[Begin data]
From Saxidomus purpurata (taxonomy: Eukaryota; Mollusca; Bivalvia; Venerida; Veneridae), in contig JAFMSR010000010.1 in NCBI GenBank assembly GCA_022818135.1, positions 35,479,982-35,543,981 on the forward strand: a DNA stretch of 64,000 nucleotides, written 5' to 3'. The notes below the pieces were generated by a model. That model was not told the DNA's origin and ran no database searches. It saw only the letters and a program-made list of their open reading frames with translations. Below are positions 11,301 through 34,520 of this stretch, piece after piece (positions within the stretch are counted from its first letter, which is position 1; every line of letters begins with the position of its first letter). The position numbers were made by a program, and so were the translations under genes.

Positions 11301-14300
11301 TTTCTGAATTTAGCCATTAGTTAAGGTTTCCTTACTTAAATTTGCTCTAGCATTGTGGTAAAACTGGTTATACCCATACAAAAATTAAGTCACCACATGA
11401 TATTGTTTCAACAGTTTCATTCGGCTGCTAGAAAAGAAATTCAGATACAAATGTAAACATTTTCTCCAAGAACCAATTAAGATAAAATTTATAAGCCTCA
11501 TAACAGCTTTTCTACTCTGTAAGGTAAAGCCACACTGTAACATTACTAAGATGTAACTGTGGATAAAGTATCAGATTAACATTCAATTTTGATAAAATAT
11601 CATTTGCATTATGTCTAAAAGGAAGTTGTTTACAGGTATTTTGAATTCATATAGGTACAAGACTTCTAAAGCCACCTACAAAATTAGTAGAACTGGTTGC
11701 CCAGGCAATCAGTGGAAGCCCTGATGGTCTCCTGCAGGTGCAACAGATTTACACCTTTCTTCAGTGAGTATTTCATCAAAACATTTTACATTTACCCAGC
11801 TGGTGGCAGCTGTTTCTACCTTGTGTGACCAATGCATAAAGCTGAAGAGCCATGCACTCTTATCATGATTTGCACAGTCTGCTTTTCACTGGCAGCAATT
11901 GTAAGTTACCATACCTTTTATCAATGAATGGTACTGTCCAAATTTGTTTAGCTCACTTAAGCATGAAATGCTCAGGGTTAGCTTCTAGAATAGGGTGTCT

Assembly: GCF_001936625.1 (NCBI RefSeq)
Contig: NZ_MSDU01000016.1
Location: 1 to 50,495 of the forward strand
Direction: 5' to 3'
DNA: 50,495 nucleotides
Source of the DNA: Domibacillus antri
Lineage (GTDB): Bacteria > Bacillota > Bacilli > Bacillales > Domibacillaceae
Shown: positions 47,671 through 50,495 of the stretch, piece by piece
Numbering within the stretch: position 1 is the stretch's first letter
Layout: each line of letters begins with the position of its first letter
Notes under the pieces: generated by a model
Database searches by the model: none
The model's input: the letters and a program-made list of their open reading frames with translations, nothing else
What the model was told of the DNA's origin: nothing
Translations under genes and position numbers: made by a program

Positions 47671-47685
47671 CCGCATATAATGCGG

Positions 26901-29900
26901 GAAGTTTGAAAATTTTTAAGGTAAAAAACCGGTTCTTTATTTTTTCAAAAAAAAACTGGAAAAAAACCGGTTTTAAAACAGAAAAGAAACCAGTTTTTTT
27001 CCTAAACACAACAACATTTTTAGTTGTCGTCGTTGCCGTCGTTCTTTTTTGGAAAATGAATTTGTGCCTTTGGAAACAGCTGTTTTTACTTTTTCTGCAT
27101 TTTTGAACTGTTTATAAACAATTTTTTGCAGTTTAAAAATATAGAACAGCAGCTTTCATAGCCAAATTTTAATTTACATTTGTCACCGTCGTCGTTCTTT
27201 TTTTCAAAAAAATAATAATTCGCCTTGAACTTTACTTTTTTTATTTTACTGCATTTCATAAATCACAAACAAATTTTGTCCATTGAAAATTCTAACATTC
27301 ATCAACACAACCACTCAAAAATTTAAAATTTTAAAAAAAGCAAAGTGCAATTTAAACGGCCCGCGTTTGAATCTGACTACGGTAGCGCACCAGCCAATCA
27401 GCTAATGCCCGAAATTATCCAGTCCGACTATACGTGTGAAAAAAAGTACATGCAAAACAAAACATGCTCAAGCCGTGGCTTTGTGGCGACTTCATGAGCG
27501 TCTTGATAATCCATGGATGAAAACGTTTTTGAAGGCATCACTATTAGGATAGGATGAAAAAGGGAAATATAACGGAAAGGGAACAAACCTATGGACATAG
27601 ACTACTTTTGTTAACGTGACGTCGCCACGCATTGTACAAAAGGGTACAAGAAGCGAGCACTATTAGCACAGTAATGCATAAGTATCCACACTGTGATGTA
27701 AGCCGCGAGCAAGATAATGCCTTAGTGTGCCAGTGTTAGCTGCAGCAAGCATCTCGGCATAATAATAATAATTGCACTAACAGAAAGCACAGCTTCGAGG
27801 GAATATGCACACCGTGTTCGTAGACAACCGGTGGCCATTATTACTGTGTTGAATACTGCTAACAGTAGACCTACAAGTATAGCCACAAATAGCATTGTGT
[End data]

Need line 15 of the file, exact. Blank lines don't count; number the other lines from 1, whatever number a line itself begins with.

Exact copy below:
Source of the DNA: Domibacillus antri